An Impeachable Offense
It seems that the American president is revising history in more ways than one these days. While attacking his opponents for “revisionist” history, Mr. Bush has been forced to admit what many Americans have believed all along: that the war in Iraq was more about freeing the Iraqi people than about protecting Americans from lethal weapons. Former National Security Council official Joseph Wilson has gone so far as to suggest that Vice President Cheney and his aides knew that the “case” against Iraq was based on fabricated data. But the administration’s response, in essence, has been, “In the end it doesn’t really matter because the Iraqis are better off without Saddam Hussein.”
According to numerous analysts, the politicization of intelligence appears to be grounds for impeachment, but the problem with the current administration goes deeper than the use of discredited information. Certainly manipulating evidence in an attempt to strengthen the case for war is cause for grave concern, but the greater problem, in my view, remains the president’s personal doctrine of preemption. What happened to Iraq’s WMDs is an important question—and that this question is being raised on Capitol Hill is salutary indeed—but even more troubling is the administration’s arbitrary exercise of war powers that, under the Constitution, are granted to Congress alone. In the words of the Liberty Committee:
Constitution of the United States is not a statement of principles or a
mere expression of lofty ideals or political philosophy. It is
black-letter law. Its provisions are fully operative, like any federal
statute. Every action of the federal government must legally conform to
constitutional rules. Every member of Congress swears to uphold the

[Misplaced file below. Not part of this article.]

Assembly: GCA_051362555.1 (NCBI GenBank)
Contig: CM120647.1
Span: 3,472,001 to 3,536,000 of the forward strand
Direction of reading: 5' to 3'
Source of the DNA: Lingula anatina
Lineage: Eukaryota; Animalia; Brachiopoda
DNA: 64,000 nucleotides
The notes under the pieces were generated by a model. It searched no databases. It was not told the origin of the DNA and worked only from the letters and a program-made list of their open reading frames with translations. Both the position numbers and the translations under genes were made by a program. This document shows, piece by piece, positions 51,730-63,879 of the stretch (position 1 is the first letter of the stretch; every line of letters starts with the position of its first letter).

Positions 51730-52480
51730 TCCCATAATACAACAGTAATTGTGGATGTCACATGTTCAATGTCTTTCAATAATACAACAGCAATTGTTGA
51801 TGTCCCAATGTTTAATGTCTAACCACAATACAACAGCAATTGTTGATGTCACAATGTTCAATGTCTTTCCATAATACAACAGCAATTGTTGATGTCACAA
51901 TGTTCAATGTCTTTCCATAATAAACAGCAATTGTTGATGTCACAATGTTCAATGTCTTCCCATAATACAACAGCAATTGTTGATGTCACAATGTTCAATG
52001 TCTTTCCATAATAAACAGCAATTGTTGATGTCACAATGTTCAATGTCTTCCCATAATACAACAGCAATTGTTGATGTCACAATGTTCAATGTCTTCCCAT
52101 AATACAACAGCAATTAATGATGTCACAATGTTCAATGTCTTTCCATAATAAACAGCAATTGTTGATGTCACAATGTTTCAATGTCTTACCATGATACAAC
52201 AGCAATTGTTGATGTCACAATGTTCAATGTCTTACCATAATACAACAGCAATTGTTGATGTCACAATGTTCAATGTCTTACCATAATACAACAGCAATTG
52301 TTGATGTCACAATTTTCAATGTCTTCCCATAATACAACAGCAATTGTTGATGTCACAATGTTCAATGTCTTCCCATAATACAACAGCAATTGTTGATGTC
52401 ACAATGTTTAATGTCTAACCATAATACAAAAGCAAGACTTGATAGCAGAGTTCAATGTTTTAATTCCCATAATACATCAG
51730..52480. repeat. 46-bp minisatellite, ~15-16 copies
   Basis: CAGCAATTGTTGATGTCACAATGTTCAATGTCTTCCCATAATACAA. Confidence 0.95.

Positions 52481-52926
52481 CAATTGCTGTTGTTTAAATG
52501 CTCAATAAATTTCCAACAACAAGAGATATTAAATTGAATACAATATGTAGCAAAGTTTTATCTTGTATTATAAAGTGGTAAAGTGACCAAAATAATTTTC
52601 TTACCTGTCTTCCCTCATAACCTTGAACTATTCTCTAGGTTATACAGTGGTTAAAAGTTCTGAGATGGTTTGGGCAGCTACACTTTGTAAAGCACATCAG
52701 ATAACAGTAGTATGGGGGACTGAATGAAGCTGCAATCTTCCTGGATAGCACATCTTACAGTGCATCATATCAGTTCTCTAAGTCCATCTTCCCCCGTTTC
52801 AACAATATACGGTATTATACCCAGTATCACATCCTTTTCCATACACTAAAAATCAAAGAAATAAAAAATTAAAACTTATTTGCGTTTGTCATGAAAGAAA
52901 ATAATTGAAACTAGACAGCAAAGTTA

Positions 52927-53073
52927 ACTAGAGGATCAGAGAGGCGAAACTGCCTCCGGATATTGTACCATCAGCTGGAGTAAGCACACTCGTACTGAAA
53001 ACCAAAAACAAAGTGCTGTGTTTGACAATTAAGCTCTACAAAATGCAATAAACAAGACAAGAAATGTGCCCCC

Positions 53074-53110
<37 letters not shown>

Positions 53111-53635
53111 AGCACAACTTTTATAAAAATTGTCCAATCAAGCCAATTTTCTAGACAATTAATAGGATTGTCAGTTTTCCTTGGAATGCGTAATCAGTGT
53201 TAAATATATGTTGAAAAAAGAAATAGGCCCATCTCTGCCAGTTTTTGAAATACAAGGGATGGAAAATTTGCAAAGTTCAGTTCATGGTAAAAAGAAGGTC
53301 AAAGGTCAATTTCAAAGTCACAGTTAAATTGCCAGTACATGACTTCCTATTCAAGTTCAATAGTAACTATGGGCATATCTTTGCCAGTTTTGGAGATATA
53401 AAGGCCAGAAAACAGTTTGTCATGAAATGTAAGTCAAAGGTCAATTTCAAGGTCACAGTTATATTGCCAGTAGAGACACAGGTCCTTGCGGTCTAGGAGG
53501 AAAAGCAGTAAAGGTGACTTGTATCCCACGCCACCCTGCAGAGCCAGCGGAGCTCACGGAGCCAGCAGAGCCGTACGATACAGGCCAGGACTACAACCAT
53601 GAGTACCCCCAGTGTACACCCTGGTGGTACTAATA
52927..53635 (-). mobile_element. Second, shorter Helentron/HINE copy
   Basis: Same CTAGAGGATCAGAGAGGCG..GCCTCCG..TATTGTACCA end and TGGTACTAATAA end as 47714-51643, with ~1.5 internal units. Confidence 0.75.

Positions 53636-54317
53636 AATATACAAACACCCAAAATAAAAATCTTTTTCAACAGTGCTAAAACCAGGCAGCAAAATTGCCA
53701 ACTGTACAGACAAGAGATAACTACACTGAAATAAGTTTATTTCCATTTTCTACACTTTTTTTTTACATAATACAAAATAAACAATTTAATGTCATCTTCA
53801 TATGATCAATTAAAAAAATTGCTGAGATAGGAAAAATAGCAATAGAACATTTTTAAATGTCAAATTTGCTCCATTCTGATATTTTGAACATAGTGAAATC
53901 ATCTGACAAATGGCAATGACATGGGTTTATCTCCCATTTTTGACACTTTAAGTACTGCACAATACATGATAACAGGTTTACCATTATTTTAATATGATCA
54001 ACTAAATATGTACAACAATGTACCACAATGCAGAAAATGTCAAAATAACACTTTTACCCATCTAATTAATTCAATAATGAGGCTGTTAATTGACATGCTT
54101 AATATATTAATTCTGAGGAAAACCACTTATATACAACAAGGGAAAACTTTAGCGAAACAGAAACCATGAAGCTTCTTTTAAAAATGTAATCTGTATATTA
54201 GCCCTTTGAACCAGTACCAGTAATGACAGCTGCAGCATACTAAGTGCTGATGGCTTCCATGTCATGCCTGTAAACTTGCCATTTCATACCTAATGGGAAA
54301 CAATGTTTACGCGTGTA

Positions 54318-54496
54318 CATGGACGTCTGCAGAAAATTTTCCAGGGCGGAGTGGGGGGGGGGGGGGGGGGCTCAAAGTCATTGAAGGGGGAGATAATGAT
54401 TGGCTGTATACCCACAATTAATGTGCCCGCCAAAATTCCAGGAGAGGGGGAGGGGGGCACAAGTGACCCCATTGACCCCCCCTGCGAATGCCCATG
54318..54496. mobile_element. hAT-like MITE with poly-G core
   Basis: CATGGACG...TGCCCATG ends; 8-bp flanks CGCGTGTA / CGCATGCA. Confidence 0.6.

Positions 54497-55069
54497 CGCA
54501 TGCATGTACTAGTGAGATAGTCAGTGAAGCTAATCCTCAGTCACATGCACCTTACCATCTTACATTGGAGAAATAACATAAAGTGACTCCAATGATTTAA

Constitution; meaning he or she swears to uphold the law.
If, therefore, a president wishes to take America into war, there must first be a submission by all to the law of the land, which means that there must be a congressional declaration of war (see Article 1, Section 8). President Bush is not above this law—nor is the Congress of the United States. Our Founding Fathers insisted that the decision to go to war was to be made by the legislative branch of government, not the executive. Their reasoning was simple: it is far too dangerous to place the power to wage war in the hands of a single individual.
The October 2002 resolution passed by Congress is often cited as proof that President Bush had congressional authority to attack Iraq, but nothing could be further from the truth. The resolution declared war against no nation but simply stated that the president “has authority under the Constitution to take action in order to deter and prevent acts of international terrorism against the United States….” The resolution by Congress could not, in fact, grant the president authority to declare war because the Congress cannot alter the express language of the Constitution. Indeed, only a constitutional amendment can overrule Article 1, Section 8.
The resolution by Congress to give the president the facade of legitimacy in pursuing a unilateral aggressive war will surely be remembered as one of the worst abdications of congressional responsibility in our history. Bush’s attack on Iraq, absent a congressional declaration, raises in my mind serious questions about his ability to lead the American people. With Americans pinned down in Iraq, we may do well to ask ourselves a fundamental question: What kind of a nation is America supposed to be? Our forefathers gave us the Constitution and the Bill of Rights to protect our God-given freedoms from tyranny. By “tyranny” they did not mean tyranny from a foreign despot but from a government that oversteps and abuses its authority.
Tragically, our freedoms are being taken away at a rate never before experienced in the history of our nation. And not only by liberal politicians, but by “conservatives” who pay little or no attention to the U.S. Constitution or to the freedoms it enshrines, thereby making sacrilege of their sacred oaths. If that is not an impeachable offence, I’m not sure what is.
July 14, 2003
David Alan Black is the editor of www.daveblackonline.com.